Wednesday, August 19, 2015

Why I'll always buy printed cookbooks

Despite the fact that I do almost all my fiction reading in ebook format now, I still love my old favourites and new cookbooks.  Specifically, those that focus exclusively on baking.  When I feel I need inspiration, I'll turn to those I already have worked for me many times, but sometimes I'll find a book that is just too tempting not to add to my collection.  I've donated books that didn't have enough photos because what most bakers (like me) want to see is what the finished product should look like.  And, if we're being perfectly honest, beautiful cookbooks are food porn - it's no different than why we watch the Food Network, right? ;)

I recently bought the most beautiful book for my good friend and baking buddy Teresa.  Butter is by Rosie Daykin, a Canadian baker with two shops in Vancouver, BC.  The book is gorgeous - the photography and layout make you (me?) want to bake everything in there!  Apart from the recipes, the look of the book so pretty - nostalgic rose print end papers and a lovely green satin bookmark ribbon.  Teresa was thrilled with her birthday gift and I decided I liked it so much that I had to get one for myself.  It features so many traditional Canadian recipes, like Nanaimo bars and butter tarts and I especially loved the suggestion to add Smarties to cookies - you can't get much more Canadian than that!

All book images courtesy
Earlier this summer I also picked a baking book by a reliable source - Better Homes and Gardens Baking.  While some of the recipes might not be that innovative, they are reliable, which is what I want in baking recipes.  You can't go wrong with this book either and it's a great help having the basics on hand when you need a reference.
I bought Flour: A Baker's Collection of Spectacular Recipes after reading Bakerella's review a few years ago and being especially intrigued with the homemade Oreo recipe.  The mixed berry scones also looked delish.  I'm hoping to try both recipes this fall.
One of my most reliable baking guides is the Complete Canadian Living Baking Book: The Essentials of Home Baking.  I went to a demonstration by Elizabeth Baird, the author of this book and learned so much there that I had to get the book.  It's never disappointed me whether it's trying a new recipe or checking in the "essential" section to clarify a technique.
The other little item I find inspiring and have been wanting to try for ages is the Nordic Ware Cake Pops Pan.  I found a great deal at Homesense (Homegoods to my US friends) - how could I pass up this pan for $7, especially when they are my favourite baking pans by far.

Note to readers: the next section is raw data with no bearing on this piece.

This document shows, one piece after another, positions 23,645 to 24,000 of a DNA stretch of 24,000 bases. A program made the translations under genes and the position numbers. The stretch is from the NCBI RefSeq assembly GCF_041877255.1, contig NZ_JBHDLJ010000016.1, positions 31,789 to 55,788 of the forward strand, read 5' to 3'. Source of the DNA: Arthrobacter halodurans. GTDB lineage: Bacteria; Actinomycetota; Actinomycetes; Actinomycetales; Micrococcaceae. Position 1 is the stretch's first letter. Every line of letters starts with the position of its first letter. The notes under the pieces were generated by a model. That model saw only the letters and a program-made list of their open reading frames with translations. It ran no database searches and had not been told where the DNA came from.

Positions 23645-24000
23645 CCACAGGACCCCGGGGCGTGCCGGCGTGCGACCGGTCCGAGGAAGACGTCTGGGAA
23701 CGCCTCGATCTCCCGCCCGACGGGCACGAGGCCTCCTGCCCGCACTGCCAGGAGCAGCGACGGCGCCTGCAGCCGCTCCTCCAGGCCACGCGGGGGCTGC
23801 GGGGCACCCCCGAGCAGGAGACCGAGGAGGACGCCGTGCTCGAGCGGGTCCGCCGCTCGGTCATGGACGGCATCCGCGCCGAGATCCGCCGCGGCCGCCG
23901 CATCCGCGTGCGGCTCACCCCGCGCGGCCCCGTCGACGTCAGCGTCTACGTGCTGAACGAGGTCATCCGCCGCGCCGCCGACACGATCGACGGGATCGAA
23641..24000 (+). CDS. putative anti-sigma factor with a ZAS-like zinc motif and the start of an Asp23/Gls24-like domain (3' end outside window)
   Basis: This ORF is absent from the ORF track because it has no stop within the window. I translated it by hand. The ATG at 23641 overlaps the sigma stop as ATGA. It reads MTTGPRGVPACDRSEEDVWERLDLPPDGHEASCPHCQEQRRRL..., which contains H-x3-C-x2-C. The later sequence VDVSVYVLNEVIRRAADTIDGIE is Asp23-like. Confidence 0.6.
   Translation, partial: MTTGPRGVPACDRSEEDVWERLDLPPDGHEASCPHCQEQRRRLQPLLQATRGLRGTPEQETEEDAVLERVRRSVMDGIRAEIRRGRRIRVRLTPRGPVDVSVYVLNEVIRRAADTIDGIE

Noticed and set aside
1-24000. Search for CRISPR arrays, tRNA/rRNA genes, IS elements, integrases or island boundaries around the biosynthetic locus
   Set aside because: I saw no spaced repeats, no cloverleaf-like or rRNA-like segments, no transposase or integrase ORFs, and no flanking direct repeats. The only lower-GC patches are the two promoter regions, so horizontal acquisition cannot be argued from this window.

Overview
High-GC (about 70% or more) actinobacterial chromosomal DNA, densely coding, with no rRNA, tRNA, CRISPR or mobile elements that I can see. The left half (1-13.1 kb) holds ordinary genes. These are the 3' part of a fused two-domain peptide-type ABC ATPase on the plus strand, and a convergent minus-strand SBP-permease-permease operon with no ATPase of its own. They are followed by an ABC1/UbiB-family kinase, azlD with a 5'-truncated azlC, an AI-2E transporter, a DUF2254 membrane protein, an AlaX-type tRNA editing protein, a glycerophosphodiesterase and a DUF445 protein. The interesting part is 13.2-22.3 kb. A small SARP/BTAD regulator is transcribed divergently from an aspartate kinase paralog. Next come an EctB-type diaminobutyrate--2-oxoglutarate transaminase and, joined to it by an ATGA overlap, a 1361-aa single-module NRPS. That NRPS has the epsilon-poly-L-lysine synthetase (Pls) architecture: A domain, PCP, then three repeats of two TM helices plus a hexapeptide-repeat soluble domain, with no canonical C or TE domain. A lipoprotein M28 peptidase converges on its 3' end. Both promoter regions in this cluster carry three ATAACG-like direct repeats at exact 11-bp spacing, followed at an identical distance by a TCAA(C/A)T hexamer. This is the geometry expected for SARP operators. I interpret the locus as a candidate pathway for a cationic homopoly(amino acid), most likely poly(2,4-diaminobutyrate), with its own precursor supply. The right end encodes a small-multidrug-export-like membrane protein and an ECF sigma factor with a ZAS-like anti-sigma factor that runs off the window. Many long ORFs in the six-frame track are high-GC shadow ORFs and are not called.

Image courtesy

With an upcoming family birthday and Thanksgiving in October, I'm already planning what I want to make next this fall.

Tuesday, August 18, 2015

Super Moist Chocolate Cake - with a secret ingredient!

My son-in-law Duncan recently celebrated his birthday and I volunteered to make his cake.  My daughter Megan asked me to make it chocolate and I remembered this recipe.  It's an oldie, but a goodie and has an ingredient most people wouldn't associate with cake - mayonnaise!  Because there is no butter or oil used in the cake, the mayonnise is what replaces the fat.

I first made this cake in the 1980's using a version with cake mix as a base.  I've evolved since those days and knew I'd be making this version from scratch.  It's right from the Hellman's website and I didn't change a single thing.  The reason I'm not using a photo of my finished cake is because the icing didn't want to co-operate with the hot weather that day and slid right off the cake!  No-one cared because it still tasted great, even if I did have to scoop up a bit of icing for each slice.

It's a great cake - lovely and moist, with deep dark chocolate flavour.  It sliced beautifully and with an added scoop of vanilla ice cream made everyone very happy.

Image Courtesy
Here are the details from the Hellman's website.  It's not necessary to use this brand, but it's my favourite.  I used the reduced fat version and it didn't affect the final product at all.
  • 2 cups all-purpose flour                      
  • 2/3 cup unsweetened cocoa powder - make sure to sift it to eliminate lumps 
  • 1 1/4 tsp. baking soda
  • 1/4 tsp. baking powder
  • 3 eggs
  • 1 2/3 cups sugar
  • 1 tsp. vanilla extract
  • 1 cup Hellmann's® Real Mayonnaise
  • 1 1/3 cups water


  1. 1. Preheat oven to 350°. Grease and lightly flour two 9-inch round cake pans; set aside.
  2. In medium bowl, combine flour, sifted cocoa, baking soda and baking powder; set aside.
  3. In large bowl, with electric mixer at high speed, beat eggs, sugar and vanilla for 3 minutes or until light and fluffy. Beat in mayonnaise at low speed until blended. Alternately beat in flour mixture with water, beginning and ending with flour mixture. Pour into prepared pans.